Many Pennsylvania residents may prefer to entrust their health care to physicians whose practices have a "small town" feel. The problem is that some doctors who favor traditional (some say, old fashioned) ways of record keeping, or allow patients to receive care without worrying about insurance, may run into legal complications if problems arise. A doctor in another state understands this all to well. In fact, his situation resulted in a licensing board stripping him of his license to practice medicine.
With few exceptions, it often takes very little time before you realize you are in an exhausting, thankless job. This may be especially true for nurses. Working as a nurse means being on your feet for many hours, dealing with difficult patients and demanding doctors, and risking exposure to illness and injury.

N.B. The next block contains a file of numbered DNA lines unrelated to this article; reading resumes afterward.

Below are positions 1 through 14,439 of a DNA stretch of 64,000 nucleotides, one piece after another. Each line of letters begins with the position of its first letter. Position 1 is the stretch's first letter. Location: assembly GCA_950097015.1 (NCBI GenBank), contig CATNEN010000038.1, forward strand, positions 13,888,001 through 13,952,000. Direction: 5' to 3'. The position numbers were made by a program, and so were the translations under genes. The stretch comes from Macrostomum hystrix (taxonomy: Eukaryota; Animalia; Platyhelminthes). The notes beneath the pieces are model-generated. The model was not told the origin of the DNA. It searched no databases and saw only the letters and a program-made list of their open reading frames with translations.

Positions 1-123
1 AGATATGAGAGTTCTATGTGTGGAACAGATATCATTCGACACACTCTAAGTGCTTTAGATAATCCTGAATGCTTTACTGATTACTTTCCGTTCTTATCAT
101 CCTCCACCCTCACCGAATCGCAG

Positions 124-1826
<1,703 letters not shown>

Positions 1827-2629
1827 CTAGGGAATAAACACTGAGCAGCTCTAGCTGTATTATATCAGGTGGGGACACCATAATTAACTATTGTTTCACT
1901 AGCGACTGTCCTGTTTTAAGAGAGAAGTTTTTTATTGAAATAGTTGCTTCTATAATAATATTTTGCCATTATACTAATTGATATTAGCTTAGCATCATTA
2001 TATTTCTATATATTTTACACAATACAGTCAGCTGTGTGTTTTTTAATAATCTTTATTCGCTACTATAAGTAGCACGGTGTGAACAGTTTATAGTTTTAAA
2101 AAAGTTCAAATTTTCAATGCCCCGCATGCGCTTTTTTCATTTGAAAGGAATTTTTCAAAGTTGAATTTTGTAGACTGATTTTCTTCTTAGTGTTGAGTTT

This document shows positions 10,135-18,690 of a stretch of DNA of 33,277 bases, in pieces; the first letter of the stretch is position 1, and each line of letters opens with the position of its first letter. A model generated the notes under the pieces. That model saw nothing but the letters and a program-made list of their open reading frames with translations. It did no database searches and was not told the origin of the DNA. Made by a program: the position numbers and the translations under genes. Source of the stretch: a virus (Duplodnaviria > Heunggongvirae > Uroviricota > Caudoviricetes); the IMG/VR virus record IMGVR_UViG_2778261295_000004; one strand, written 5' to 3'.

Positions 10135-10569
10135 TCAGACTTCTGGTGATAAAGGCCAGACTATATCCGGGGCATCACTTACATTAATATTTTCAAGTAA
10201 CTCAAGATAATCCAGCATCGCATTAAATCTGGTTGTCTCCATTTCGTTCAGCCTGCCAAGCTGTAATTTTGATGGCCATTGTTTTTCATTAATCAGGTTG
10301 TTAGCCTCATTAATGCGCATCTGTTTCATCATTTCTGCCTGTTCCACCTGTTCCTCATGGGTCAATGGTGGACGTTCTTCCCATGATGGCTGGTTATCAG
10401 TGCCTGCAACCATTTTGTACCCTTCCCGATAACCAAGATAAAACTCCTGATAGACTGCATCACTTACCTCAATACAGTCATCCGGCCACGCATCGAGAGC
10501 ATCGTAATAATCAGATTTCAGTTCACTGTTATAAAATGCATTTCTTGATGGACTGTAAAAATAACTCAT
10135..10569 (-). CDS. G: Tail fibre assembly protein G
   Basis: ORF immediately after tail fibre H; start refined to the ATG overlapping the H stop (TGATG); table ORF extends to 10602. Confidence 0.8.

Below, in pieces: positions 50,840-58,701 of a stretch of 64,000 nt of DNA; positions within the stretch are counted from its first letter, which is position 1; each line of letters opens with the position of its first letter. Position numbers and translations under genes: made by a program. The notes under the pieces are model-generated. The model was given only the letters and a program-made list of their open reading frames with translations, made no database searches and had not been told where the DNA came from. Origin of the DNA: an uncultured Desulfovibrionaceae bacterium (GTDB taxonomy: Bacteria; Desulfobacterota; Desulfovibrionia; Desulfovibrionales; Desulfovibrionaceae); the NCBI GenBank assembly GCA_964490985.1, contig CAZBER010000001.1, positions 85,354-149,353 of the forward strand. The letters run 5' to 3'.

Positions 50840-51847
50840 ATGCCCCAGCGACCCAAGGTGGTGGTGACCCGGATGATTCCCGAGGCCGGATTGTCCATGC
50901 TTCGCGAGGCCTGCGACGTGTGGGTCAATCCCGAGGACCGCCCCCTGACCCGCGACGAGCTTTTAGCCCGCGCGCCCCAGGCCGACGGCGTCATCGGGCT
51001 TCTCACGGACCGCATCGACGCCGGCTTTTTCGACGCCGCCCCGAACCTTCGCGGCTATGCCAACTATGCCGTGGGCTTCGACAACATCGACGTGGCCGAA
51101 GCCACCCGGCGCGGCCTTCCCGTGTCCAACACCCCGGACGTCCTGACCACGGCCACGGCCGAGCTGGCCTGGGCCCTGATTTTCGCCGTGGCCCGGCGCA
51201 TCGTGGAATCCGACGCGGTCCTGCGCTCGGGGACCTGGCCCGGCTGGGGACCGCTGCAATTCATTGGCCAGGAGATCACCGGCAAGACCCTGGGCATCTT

It's normal for most Pennsylvania doctors to write prescriptions on a daily basis. However, a situation in another state makes it evident that if authorities think a particular doctor has written too many prescriptions in one year it may lead to medical licensing trouble. The doctor in this case apparently wrote thousands of opioid prescriptions in a single year's time.